GOP Florida Governor Rubs the Media's Nose in It: He Didn't Shut Down Entirely, and the State's Fared Better Than Others

(AP Photo/Butch Dill)
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President Donald Trump stands behind gubernatorial candidate Ron DeSantis as he speaks at a rally, Saturday, Nov. 3, 2018, in Pensacola, Fla. (AP Photo/Butch Dill)


What’s the right way to deal with the coronavirus? Shut things down? Let the business-as-usual herd become immune?

Florida Gov. Ron DeSantis has an idea, and he flaunted it Tuesday at the White House — in the face of the previously-naysaying media.

Apparently, the guy thinks a measured approach is best. And one that takes things area-by-area.

While seated beside the President, Ron ripped the press over its doom-and-gloom predictions related to his leadership of the Sunshine State.

Ron refused to completely close Florida, and he was grilled for it. But now look at the results: The state’s outperforming others in terms of slowing the spread.

A reporter asked him about the fierce criticism he took for his unCalifornia approach (MSNBC’s Stephanie Ruhle didn’t like it; see RedState’s Sister Toldjah’s write-up).

Here’s his fierce response:

“What have the results been? You look at some of the most draconian orders that have been issued in some of these states and compare Florida in terms of our hospitalizations per 100,000, in terms of our fatalities per 100,000. I mean, you go from D.C., Maryland, New Jersey, New York, Connecticut, Massachusetts, Michigan, Indiana, Ohio, Illinois, you name it. Florida’s done better.”


He said he wasn’t downing those places for their management of things, but the media had predicted the land of Mickey Mouse and Miami Vice would become another New York or Italy.


“[T]hat has not happened, because we understood we have a big, diverse state. We understood the outbreak was not uniform throughout the state, and we had a tailored and measured approach that not only helped our numbers be way below what anyone predicted but also did less damage to our state going forward.”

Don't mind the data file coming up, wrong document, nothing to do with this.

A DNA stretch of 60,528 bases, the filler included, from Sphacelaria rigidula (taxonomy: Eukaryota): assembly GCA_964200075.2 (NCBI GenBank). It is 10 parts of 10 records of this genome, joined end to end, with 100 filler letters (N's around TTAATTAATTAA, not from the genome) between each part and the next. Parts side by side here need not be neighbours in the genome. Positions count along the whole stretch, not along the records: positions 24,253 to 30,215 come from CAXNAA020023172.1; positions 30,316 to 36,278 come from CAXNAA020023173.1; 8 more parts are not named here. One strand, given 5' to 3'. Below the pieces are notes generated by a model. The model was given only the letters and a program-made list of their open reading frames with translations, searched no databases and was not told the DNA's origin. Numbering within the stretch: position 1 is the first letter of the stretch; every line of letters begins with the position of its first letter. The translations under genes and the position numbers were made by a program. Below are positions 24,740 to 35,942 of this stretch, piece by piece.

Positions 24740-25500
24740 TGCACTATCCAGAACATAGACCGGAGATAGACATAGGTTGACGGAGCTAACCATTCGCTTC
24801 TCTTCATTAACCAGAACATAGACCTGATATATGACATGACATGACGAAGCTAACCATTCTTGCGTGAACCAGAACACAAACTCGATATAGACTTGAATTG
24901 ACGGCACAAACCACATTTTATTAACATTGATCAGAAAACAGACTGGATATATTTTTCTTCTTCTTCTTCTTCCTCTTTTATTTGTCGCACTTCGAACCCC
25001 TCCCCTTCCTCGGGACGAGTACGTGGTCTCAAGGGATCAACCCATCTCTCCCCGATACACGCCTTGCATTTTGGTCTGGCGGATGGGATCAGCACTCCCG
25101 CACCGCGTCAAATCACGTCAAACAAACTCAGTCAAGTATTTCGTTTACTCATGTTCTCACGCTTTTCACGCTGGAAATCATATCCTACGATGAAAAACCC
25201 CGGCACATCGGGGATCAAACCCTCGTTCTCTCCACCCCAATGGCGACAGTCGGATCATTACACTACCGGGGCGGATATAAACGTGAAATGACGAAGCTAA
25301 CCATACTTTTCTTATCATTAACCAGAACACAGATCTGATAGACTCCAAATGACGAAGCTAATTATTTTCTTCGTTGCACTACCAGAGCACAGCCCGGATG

For some completely paralyzed by a clampdown, that “going forward” thing’s gonna be a doozy.

Florida didn’t ignore the virus; people stayed home. But it wasn’t a complete closure. Road projects, for example, continued.

As I covered April 3rd, he also allowed worship services to continue.

And the beaches have opened.

As reported by Fox News, DeSantis is looking at easing the lockdown further.

All things considered, his numbers are good:

“We’ve had people in the hospital, but I am now in a situation where I have less than 500 people at a state of 22 million on ventilators as of last night. And I have 6,500 ventilators that are sitting idle, unused throughout the state of Florida.”

The governor noted that Florida had conducted contact tracing in the early days of the pandemic, and that the state had focused on select areas to prevent the spread. Moving forward, he explained, at-risk populations will be a field of concentration.


But not everyone among the palm trees is ready for a return to normal: According to a Quinnipiac poll released Wednesday, 72% of Floridians don’t think social distancing rules should be loosened. Ninety percent of Democrats, 55% of Republicans, and 69% of independents believe the guidelines should remain for the month of May.

As for international air-traveling incomers — particularly from South American countries such as Brazil — Ron suggested they should be tested before boarding the plane. But he’s “not necessarily going to cut them off.”

In my opinion, the approach sounds reasonable, and it’s obviously worked for Florida. There’s no such thing as “One Size Fits All,” and perhaps a health crisis — like other legislative, executive, and judicial issues — is best dealt with locally rather than the same across an entire state, much less a nation.

But some in the press are going to grill any state for not closings in every way possible — they need to continue the narrative in their battle against Trump: He’s killing America by not doing enough. Until they cook him over the economy: He’s killing America by doing too much.

What do you think of Florida’s management of things? Particularly you Floridians?


Let us all know in the Comments section.



See a few more pieces from me:

California’s Pandemic Police Tell Beached Senior Citizens They’re Not Allowed to Sit in Chairs

Gonging Gavin: An American Liberties Group Sues California’s Governor for Violating Citizens’ 1st and 14th Amendment Rights

Cruel, Cruel Summer: A California County Outlaws More Than One Swimmer Per Pool – No Matter How Large

Pandemic Physician Assistant Tries to Protect Her Family By Isolating in an RV, HOA Says No Way ‘Cause of Safety

Find all my RedState work here.

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